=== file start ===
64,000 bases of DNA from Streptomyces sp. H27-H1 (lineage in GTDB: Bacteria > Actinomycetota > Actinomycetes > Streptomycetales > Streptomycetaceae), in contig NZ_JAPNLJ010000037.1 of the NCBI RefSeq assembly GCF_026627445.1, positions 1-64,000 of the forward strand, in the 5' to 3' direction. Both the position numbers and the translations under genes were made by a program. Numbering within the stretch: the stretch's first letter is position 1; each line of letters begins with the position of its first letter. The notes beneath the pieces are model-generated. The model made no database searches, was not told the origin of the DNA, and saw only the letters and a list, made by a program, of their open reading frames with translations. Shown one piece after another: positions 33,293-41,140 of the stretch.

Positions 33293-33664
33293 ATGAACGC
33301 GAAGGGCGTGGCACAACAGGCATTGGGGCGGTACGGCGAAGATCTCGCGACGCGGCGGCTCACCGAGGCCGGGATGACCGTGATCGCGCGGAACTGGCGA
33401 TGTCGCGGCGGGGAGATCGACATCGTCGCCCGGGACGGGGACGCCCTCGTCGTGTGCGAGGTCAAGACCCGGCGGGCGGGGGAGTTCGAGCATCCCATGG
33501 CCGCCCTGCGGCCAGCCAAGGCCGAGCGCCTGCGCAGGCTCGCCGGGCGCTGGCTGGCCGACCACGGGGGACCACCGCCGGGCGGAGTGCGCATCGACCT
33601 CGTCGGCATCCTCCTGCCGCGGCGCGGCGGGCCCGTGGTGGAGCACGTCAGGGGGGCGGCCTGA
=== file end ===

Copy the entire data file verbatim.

64,000 bases of DNA from Streptomyces sp. H27-H1 (lineage in GTDB: Bacteria > Actinomycetota > Actinomycetes > Streptomycetales > Streptomycetaceae), in contig NZ_JAPNLJ010000037.1 of the NCBI RefSeq assembly GCF_026627445.1, positions 1-64,000 of the forward strand, in the 5' to 3' direction. Both the position numbers and the translations under genes were made by a program. Numbering within the stretch: the stretch's first letter is position 1; each line of letters begins with the position of its first letter. The notes beneath the pieces are model-generated. The model made no database searches, was not told the origin of the DNA, and saw only the letters and a list, made by a program, of their open reading frames with translations. Shown one piece after another: positions 33,293-41,140 of the stretch.

Positions 33293-33664
33293 ATGAACGC
33301 GAAGGGCGTGGCACAACAGGCATTGGGGCGGTACGGCGAAGATCTCGCGACGCGGCGGCTCACCGAGGCCGGGATGACCGTGATCGCGCGGAACTGGCGA
33401 TGTCGCGGCGGGGAGATCGACATCGTCGCCCGGGACGGGGACGCCCTCGTCGTGTGCGAGGTCAAGACCCGGCGGGCGGGGGAGTTCGAGCATCCCATGG
33501 CCGCCCTGCGGCCAGCCAAGGCCGAGCGCCTGCGCAGGCTCGCCGGGCGCTGGCTGGCCGACCACGGGGGACCACCGCCGGGCGGAGTGCGCATCGACCT
33601 CGTCGGCATCCTCCTGCCGCGGCGCGGCGGGCCCGTGGTGGAGCACGTCAGGGGGGCGGCCTGA